5 Myths and Mistakes of Time Management and How To Conquer Them

There’s a lot of information out there about how to manage your time and your day better.  And some of it is easily misunderstood.  In my coaching program, I have people make a plan for the day and then reflect on what actually happened. They use this to learn and improve. And through this process, I’ve found some recurring themes in how people approach time management and productivity.

Here are my top 5 myths and mistakes of time management and productivity and how you can conquer them.

1. Working on your easy tasks first.

It’s tempting to check off a few easy to-dos on your list as a way to clear the decks for your more challenging tasks. But this doesn’t always work out the way you hoped. First, it opens you up to distractions as one to-do leads to something else entirely. This could be a shiny object on the internet, the person who is online right now and starts a real-time email conversation, or that new idea that takes you down a rabbit hole of research. Second, your discipline muscles weaken over the course of the day. Those big tasks that might feel a little intimidating (or just not fun) only become harder to start as the day goes on.

Conquer It: Pick the one essential and challenging task you need to get done each day and do it as early as possible.

2. Trying to do more instead of the essential few.

Time management and productivity often translate into doing more in the time you have.  And we always bite off more than we can chew. When was the last time you created a list of tasks for the day and actually completed it? It’s not that you’re lazy or incapable. It’s because the list was too big and most likely had some things on it that weren’t that important in the first place.

Conquer It: Make sure each day your to-do list includes only the select few essentials that need to get done that day. Keep the list short by using one 3×3 post-it note to capture one day of tasks. If you can’t fit them all on the post-it, your list is too long.

3. Planning something into every minute of your day.

This challenge often comes out of a concept called time blocking. Time blocking is a method of planning where you block time on your calendar for important activities beyond meetings and appointments. It’s a very useful method, and I encourage you to try it if you haven’t already.  This time management mistake also occurs when you have back-to-back meetings on your calendar.  The result is that you’re left with no time for the actual work of the day, so you end up working late or taking work home.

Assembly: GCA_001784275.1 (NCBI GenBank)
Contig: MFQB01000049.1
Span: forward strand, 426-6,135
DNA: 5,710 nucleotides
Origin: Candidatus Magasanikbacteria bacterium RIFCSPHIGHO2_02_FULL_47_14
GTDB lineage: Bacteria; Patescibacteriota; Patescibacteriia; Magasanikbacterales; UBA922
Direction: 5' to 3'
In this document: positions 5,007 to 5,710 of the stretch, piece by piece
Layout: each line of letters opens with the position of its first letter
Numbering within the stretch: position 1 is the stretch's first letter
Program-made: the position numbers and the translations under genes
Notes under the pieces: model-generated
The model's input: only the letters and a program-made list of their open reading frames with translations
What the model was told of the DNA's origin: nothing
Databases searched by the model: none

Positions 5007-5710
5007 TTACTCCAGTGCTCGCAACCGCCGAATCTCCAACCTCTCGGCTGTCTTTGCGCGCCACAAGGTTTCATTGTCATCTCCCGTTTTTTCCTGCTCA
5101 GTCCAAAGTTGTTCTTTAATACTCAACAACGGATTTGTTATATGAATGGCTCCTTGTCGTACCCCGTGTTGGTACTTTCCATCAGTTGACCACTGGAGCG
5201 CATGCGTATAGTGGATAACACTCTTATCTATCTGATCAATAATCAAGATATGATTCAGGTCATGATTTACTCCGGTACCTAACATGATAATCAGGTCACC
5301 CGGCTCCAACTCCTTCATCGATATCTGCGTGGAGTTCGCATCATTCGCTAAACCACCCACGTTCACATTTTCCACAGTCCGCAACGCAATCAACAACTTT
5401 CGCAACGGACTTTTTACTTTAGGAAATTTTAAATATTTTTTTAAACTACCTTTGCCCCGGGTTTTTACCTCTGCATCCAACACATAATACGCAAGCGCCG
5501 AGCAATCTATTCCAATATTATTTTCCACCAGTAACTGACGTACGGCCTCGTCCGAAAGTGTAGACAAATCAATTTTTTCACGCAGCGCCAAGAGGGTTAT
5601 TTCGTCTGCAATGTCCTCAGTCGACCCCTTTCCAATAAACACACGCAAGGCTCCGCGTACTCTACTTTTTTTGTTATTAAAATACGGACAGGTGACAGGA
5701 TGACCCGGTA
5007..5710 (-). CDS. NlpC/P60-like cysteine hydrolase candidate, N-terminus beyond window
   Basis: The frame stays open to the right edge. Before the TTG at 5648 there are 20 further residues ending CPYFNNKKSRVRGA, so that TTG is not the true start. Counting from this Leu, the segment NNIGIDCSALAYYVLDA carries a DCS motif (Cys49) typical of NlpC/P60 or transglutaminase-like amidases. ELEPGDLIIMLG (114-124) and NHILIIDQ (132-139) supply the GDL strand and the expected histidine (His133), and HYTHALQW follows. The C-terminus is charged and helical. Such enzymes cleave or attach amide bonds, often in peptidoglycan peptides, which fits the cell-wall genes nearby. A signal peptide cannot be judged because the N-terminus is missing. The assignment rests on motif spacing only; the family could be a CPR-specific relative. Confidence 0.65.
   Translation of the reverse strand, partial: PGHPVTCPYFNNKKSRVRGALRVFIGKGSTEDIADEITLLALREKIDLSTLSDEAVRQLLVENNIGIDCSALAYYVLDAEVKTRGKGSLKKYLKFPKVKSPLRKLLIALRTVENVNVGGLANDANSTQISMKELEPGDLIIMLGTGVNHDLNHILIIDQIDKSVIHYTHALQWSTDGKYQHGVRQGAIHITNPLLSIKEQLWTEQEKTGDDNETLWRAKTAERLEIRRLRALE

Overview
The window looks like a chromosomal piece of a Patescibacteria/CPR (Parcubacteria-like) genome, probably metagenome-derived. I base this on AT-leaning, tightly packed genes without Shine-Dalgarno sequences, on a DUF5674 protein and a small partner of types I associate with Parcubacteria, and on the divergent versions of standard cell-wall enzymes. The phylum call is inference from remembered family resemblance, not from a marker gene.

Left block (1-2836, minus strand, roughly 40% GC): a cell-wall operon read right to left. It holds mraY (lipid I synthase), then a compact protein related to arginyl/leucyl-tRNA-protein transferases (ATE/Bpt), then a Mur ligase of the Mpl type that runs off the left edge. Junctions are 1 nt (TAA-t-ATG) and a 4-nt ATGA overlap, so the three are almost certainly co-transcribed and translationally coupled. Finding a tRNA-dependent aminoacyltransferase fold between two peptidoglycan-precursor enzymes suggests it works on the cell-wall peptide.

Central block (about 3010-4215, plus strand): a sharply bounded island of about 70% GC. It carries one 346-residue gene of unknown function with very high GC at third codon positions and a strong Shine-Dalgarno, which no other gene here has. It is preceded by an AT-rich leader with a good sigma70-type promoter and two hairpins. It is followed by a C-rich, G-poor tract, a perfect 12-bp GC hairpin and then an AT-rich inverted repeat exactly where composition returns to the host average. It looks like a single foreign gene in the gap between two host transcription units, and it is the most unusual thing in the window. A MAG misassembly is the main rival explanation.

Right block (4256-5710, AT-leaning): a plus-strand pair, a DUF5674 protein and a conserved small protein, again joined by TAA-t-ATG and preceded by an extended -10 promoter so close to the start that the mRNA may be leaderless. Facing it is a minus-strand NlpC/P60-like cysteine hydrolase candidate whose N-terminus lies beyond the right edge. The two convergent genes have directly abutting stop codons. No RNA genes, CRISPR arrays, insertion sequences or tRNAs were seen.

Conquer It (part 1):  Time block only those essential activities needed each day to ensure it runs smoothly. These might include preparing for a meeting, doing email, creating a project plan, or planning your day. Schedule those into time blocks on your calendar.

Conquer It (part 2):  Schedule time for nothing by creating 15 to 30-minute time-buffers on your calendar. How many you need and when you need them is up to you to experiment with. These time-buffers are when you have nothing to do.  They will allow for the unexpected to happen (and it will happen!) without completely throwing off your day.

4. Not scheduling time for you.

You need time every day to do things that fuel you, improve your mood, and get you in the right state of mind. But all too often this time isn’t scheduled into your day. You might have a plan to go to the gym but what about everything else? Do you have time scheduled for your personal development and well-being? This might include: meditation, planning out your day, exercising, spending time outdoors, receiving mentorship or coaching, or reading.  I call this “me time,” and I encourage everyone to schedule some me time first thing in the morning. It is also beneficial to plan some me time throughout your day.

Conquer It:  Decide what you want to do during your “me time.” Schedule these into appropriate time blocks on your calendar every day. These don’t have to be big blocks of time. It only takes 10 minutes to meditate or read an article (and less time to read this blog!)  Then, protect that time like crazy!  Squeezing in one more work meeting isn’t going to change your life (or theirs), but dedicating time to you will.

5. Believing that time is the thing you’re supposed to manage.

Time doesn’t speed up or slow down. Time marches along with no regard to what you need or want. And trying to manage your time often leads to just trying to do more in the time you have. And, as we’ve already discovered, this is not a useful way to go through the day.

Conquer It:  Instead of trying to manage time, focus instead on these three areas.

      – Manage your Choices – Make sure your choices about what to do, and what NOT to do, align with what matters most to you.

      – Manage your Mindset – Create the energy and state of mind needed in each moment of your day. Next time you think “I’m not in the mood,” have your next thought be “what’s the state of mind and energy I need to create right now.”

      – Manage your Identity – What you believe about yourself turns into actions (or inaction). If you believe you are a procrastinator, you will procrastinate. If you believe you’re too tired to go to the gym, you will be too tired. This idea is closely related to managing your mindset. Create your new “I am…” identity statements that align with the things you want to do. Here are some examples: I am a doer, I am a great speaker, I am a healthy person, I am punctual.

Which myth or mistake has been holding you back?

Do you have other myths and mistakes to add to my top 5?

I’d love to learn from you so share your experiences in the comments below!

 

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